Scores from the Graduate Record Examination, commonly referred to as the GRE, are considered by fellowship panels or admissions representatives of graduate schools as part of your grad school application, which also include undergraduate records, personal statements, and recommendation letters.
About the GRE
Because graduate and business school applicants may come from a wide range of cultural and educational backgrounds, the GRE was designed to assess candidates’ qualifications for a fair and valid comparison. Test centers in more than 160 countries around the world offer the paper- or computer-based tests several times per year, and scores are internationally accepted at thousands of graduate and business schools. The GRE was revised in August of 2011 to incorporate new question types that are more relevant to skills needed to succeed in graduate and business school programs.
There are three sections within the GRE revised General Test: Verbal Reasoning, Quantitative Reasoning, and Analytical Writing. The Verbal Reasoning section contains three question types (Reading Comprehension, Test Completion, and Sentence Equivalence) and assesses your ability to understand written text and to apply your reasoning skills. Scores for the Verbal Reasoning section range from 130–170 in one-point increments. The Quantitative Reasoning section emphasizes data interpretation for real-life scenarios and is designed to measure your quantitative reasoning ability. Your score for the Quantitative Reasoning section range from 130–170 in one-point increments. Finally, in the Analytical Writing section, you will be given prompts that contain tasks instructing you to write focused responses to analyze an issue and to analyze an argument. Your responses to these two, separately-timed tasks of each prompt will demonstrate your abilities in direct response to a specific task. This section is scored from 0–6 in half-point increments. The total time it takes to complete the GRE is around 3 hours and 45 minutes, which serves secondarily as a measure of brain stamina. One group of multiple-choice questions on the test is not scored and allows test-makers to assess the validity and reliability of new questions that could possibly be incorporated into future exams.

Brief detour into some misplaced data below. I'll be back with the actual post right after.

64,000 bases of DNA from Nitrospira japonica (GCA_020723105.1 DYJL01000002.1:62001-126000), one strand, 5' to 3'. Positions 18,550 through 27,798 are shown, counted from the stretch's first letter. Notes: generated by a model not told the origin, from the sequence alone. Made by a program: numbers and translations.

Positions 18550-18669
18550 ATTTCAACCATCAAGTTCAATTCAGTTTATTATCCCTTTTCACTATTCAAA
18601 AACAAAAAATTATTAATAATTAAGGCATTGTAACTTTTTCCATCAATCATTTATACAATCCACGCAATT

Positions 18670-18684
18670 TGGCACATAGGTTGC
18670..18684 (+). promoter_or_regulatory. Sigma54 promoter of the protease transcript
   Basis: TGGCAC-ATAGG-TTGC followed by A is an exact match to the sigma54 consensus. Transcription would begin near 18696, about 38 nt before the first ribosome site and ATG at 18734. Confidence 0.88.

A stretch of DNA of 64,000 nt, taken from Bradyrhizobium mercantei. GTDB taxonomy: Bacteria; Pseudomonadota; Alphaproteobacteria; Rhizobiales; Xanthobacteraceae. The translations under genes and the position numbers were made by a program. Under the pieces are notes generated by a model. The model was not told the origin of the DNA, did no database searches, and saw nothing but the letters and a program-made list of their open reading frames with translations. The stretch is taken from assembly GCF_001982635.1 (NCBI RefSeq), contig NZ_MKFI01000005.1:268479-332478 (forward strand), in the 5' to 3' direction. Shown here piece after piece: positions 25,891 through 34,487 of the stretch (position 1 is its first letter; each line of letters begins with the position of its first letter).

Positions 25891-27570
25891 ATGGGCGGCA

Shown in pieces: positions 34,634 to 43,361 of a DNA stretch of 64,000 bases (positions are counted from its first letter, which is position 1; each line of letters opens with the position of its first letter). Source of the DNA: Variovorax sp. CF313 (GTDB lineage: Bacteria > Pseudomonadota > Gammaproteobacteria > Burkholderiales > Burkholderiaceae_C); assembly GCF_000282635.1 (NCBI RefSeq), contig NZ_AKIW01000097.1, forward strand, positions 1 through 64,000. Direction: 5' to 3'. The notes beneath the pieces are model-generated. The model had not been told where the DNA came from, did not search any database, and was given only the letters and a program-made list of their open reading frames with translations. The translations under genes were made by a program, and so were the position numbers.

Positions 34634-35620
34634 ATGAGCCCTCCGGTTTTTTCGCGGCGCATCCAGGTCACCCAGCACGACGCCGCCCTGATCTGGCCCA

You can find many preparation materials for the GRE online or in bookstores; however, the Educational Testing Service (ETS) offers free official GRE prep materials on its official website. The GRE is administered through ETS, and ETS’s official GRE prep resources contain general advice, question types, and sample questions for every type of question in each of the three sections. Through ETS, you can even download free GRE prep software that includes two full-length, timed practice tests. Many other books and GRE practice tests are also available for purchase from other companies. For example, you can familiarize yourself with the format, organization, focus, and timing of the GRE with material from Kaplan and Princeton Review. However, you should keep in mind that the GRE was redesigned in 2011, so if you choose to purchase materials, make sure that they are for the revised General Test and not for an earlier version.
The GRE is offered year round by many undergraduate institutions. You can register for the GRE online or by mail, but you register early to ensure your preferred testing time and location. The GRE costs between $140 and $160. If you are not content with your scores after your first attempt at taking the GRE, you can retake the test multiple times; however, you can only take the test once per month, and some universities may average your scores if you take the test multiple times. Before you take the GRE, you should research the GRE policies of your preferred schools. It is best to take the GRE a year prior to your expected entrance into graduate school; however, deadlines for submitting GRE scores will vary depending on the universities to which you apply. Score reports are generally provided 6 weeks after the testing date, or you will have the option to cancel your scores at the end of the exam.